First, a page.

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Melbourne Market Update

Melbourne has certainly been a good place to invest in property in the last year - with the city experiencing 15.1% annual growth according to Core Logic. And banks and analysts are seeing continued if more subdued growth for 2022.

Growth predictions of 4.9 to 8 per cent

All four major banks are predicting price growth for the Melbourne real estate market in 2022. At the top end of the scale, Westpac is predicting an increase in values of 8 per cent. NAB is predicting a slightly softer 4.9 per cent. The upgraded forecasts are a marked change from the pessimistic predictions issued by banks at the start of the pandemic, and reflect the resilience of real estate markets throughout the country in the past two years.

Beyond 2022, banks are predicting a correction for all Australian markets.

Westpac’s chief economist Bill Evans, who is predicting a rise of 8 per cent for Melbourne in 2022 followed by a 5 per cent correction in 2023, said a rise in interest rates would likely be the trigger for a further slowdown in growth rates.

“But for now, the market has weathered the latest COVID disruptions very well and price momentum has held, prompting us to revise up the near-term outlook for prices before a correction phase begins in 2023 and likely extends into 2024,” Mr Evans wrote.

Inner-city resurgence

CoreLogic is predicting that a return of international migration will see the resurgence of inner-city markets in 2022 and 2023.

“Notably, international border closures have been accompanied by record low rates of foreign purchases of Australian real estate, highlighted in the June 2021 quarter NAB Residential Property Survey. NAB reported that the share of foreign buyers in established housing markets hit a record low 2 per cent in the June quarter, and trended slightly higher at 2.2 per cent in the September quarter,” the firm wrote in its 2022 outlook.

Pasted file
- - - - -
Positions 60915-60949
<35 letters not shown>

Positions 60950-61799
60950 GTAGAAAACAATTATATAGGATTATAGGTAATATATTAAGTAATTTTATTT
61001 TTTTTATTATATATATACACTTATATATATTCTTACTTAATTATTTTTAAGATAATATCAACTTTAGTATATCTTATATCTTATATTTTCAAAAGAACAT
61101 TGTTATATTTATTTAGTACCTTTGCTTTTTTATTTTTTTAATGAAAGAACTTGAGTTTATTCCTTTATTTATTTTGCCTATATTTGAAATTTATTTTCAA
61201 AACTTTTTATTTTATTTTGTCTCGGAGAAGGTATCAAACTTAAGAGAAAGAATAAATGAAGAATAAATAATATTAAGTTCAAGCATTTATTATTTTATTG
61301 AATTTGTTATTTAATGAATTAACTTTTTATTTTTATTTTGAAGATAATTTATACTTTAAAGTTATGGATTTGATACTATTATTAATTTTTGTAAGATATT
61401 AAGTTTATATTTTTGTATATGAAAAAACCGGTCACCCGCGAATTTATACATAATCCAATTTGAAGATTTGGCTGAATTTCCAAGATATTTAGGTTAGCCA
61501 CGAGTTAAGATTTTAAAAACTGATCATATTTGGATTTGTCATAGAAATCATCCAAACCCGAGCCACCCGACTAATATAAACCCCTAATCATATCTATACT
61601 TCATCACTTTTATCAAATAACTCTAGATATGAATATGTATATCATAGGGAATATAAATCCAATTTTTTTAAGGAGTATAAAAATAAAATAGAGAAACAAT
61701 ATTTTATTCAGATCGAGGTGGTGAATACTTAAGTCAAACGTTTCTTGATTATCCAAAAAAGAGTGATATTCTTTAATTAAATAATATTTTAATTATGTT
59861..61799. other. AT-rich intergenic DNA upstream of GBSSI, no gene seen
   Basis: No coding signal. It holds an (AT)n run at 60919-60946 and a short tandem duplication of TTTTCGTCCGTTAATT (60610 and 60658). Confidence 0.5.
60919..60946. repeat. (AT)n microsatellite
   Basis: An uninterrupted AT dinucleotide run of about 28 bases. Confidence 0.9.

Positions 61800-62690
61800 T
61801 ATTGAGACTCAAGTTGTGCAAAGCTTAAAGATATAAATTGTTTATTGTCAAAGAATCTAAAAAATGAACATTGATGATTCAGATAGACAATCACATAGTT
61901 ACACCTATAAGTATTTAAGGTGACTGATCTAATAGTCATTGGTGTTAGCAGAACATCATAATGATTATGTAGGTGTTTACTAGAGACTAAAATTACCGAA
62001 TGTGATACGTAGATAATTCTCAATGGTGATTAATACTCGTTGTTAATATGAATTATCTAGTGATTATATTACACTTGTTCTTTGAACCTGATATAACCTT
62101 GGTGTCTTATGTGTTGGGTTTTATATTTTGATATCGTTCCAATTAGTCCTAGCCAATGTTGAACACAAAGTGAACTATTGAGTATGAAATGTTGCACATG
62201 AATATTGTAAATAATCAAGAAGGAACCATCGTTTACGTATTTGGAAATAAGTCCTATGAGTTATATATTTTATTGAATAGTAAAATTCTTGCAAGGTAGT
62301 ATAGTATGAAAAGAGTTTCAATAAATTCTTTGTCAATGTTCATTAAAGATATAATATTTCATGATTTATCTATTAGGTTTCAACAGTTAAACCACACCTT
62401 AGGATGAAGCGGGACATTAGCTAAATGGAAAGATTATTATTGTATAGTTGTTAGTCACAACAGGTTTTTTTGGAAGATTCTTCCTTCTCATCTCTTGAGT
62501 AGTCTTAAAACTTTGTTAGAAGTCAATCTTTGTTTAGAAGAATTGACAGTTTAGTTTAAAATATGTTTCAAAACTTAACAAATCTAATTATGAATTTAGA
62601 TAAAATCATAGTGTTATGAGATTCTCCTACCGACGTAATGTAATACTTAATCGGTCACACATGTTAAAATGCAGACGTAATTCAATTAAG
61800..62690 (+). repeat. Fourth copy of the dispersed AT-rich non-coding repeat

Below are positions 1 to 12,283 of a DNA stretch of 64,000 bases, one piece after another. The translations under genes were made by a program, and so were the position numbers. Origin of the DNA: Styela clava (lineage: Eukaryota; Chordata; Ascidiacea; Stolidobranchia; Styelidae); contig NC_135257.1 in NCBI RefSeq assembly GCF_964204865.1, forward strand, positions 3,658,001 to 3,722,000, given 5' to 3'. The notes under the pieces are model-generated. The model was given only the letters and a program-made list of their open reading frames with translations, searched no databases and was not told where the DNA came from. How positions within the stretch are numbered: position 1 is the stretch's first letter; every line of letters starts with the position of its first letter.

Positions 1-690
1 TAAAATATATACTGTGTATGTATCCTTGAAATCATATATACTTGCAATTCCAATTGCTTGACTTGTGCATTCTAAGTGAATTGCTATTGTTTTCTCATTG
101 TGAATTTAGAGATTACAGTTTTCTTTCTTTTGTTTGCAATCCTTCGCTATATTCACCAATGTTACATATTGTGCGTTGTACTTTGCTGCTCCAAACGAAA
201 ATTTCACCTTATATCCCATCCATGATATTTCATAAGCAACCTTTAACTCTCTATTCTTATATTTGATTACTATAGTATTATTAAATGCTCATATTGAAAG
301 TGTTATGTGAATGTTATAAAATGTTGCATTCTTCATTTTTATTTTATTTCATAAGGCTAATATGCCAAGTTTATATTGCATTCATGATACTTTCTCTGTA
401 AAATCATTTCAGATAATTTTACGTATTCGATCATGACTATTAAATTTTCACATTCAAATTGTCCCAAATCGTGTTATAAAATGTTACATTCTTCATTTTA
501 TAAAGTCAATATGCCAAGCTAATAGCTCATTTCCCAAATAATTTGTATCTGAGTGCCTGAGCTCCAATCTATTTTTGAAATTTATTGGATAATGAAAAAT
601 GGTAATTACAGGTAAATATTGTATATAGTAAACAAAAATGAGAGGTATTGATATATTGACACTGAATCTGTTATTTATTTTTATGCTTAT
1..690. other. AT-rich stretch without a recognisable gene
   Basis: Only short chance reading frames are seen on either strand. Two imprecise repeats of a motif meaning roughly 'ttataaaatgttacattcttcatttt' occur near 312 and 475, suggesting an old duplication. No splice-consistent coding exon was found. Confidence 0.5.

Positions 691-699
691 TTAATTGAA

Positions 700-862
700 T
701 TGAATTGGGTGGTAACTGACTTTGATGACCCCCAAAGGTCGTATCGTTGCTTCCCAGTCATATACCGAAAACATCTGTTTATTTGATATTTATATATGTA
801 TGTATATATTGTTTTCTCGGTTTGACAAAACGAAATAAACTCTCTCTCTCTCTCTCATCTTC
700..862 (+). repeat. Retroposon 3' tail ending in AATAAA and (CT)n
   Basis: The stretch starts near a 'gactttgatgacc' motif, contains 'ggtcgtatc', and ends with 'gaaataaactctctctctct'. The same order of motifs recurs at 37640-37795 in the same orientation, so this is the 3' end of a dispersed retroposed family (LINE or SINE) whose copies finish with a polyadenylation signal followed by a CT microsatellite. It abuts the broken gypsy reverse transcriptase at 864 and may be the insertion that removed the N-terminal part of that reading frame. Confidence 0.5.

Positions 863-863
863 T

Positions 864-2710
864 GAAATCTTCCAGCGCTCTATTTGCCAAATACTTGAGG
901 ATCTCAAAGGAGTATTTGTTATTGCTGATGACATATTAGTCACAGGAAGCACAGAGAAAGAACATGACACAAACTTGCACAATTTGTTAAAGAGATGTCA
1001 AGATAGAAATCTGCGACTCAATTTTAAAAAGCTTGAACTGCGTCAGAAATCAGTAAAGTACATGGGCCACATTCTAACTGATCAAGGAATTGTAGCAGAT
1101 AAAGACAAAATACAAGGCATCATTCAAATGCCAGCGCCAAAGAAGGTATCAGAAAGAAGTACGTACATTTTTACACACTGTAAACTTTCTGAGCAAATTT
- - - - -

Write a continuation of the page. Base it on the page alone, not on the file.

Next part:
“As with domestic housing purchases, more liberated international travel in 2022 and 2023 may see a ‘catch-up’ period of foreign acquisition of Australian real estate, as overseas investors and migrants can visit to inspect property. The return of foreign buyers and overseas visitors is likely to see a revitalisation of areas that have been traditionally popular with overseas arrivals, such as inner-city markets of Sydney and Melbourne.”

Auction action back on the cards

Melbourne’s auction market, subdued during the city’s protracted lockdowns, had a renewed energy in December, with signs pointing to a strong start to 2022.

Melbourne had 19,788 auctions and a clearance rate of 69.7 per cent for the December quarter compared to Sydney, where 14,906 auctions were held at a clearance rate of 69.9 per cent.

Melbourne’s auction volumes were up considerably compared to 9,493 over the September quarter and 7,415 over the December 2020 quarter.

The city’s clearance rate was 69.7 per cent over the December 2021 quarter, up from 62.8 per cent over the previous quarter.

All nine sub-regions in Melbourne saw an improvement in clearance rates over the December quarter according to CoreLogic. 

The Mornington Peninsula was the best performing sub-region over the December quarter (78.4 per cent), followed by the Outer East (74.9 per cent), North East (71.7 per cent) and North West (69.4 per cent).

Headwinds ahead

The property market at a national level is facing several headwinds in the new year according to analysts

CoreLogic head of research Eliza Owen said that chief among these were the prospect of rising interest rates and further intervention in the lending market by the Australian Prudential Regulation Authority (APRA).

“There are accumulating headwinds for property market performance in the coming months, in the form of higher supply of advertised stock, normalising interest rates, affordability constraints and the possibility of tighter lending restrictions.”

First home buyers to show patience in 2022 

One section of Melbourne’s home market that may be challenged in 2022 is first home buyers, unless new government incentives are introduced. 

The proportion of new home loans taken out by first-time buyers had already been falling in 2021 and would likely continue to do this year, according to CoreLogic’s Eliza Owen.

“First home buyer demand is expected to continue to fall in 2022, having fallen consecutively for the past nine months. Although in decline, the number of first home buyer loans secured (which was 11,402 through October) remains above the decade average (8,612), but could have further to fall amid deteriorating affordability, and the winding down of first home buyer incentives, which brought forward demand,” Ms Owen said.

“This decline could be partially offset by any reactionary government policies in 2022, such as a refresh of federal government home loan guarantee schemes,” she added.